YONKERS, N.Y. -- Yonkers Mayor Mike Spano honored teenagers in the Hudson River Museum’s Junior Docent program at a ceremony on June 25, marking the 20th year of the highly successful initiative that teaches city high school students to be museum guides and art and science instructors.
“From the Hudson River Museum to Yonkers Arts Weekend and new street art to new artists moving to Yonkers, there has been an explosion of arts activity in our city. The Junior Docent Program connects our students to the arts with great success as evidenced by the fact that one hundred percent of program participants go on to attend college. I want to thank the Hudson River Museum for their commitment to Yonkers and our public school students,” said Spano, who handed certificates to 20 of the Junior Docents present for the ceremony in the museum’s Joyce Greene Education Center.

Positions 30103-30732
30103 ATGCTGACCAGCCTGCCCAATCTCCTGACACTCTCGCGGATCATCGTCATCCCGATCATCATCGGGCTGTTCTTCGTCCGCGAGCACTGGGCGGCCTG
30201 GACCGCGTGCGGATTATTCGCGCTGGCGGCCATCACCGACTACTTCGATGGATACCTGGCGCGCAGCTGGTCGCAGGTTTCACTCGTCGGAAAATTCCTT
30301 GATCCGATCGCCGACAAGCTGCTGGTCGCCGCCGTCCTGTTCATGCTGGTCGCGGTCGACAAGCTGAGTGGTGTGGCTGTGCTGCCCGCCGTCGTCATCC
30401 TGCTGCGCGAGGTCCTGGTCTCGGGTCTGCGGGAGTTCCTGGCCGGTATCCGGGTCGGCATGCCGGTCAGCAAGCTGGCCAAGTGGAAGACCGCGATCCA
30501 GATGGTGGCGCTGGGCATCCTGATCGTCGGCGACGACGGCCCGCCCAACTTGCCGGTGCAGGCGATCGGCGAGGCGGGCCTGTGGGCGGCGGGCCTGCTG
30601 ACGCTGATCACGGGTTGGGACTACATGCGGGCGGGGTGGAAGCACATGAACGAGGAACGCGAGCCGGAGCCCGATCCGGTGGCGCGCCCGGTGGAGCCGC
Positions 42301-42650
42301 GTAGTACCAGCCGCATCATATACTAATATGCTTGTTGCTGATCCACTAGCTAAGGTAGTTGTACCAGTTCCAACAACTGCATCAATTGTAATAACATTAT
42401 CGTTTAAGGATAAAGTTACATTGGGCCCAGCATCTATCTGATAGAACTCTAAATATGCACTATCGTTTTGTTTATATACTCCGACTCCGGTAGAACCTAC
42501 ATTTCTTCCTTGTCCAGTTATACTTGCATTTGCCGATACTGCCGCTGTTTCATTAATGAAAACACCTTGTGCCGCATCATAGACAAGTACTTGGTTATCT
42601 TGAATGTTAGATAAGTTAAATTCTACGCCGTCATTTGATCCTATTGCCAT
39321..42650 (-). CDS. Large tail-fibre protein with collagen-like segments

Spano also presented a proclamation declaring the day “Junior Docent Program Day.”
“Attending a large high school, I needed a small community to provide me with an intimate adolescent experience, a home, and a sense of belonging,” said Aisha Yusuf, who went through the program and is now the coordinator and Interim Manager of Youth & Family Programs for the museum.
Junior Docents Emanual Phillip and Toni Jackson also spoke at the event.
Founded in 1995, the Junior Docent Program has become a vital asset to the Yonkers community as well as the Hudson River Museum. Students who enroll receive training from artists, curators, scientists, historians and other experts, which enables them to lead programs and tours for museum visitors.
Junior Docents must attend a two-hour training session each week, and must commit to one weekend day per month working with families in the museum workshops and galleries. After a year, they can qualify to be paid minimum wage for their time.
“The Hudson River Museum is very proud to have this program and to give these students the opportunity to learn from both the museum’s collection and its staff,” said Hudson River Museum Director Michael Botwinick.
For more information, call the museum at (914) 963-4550.
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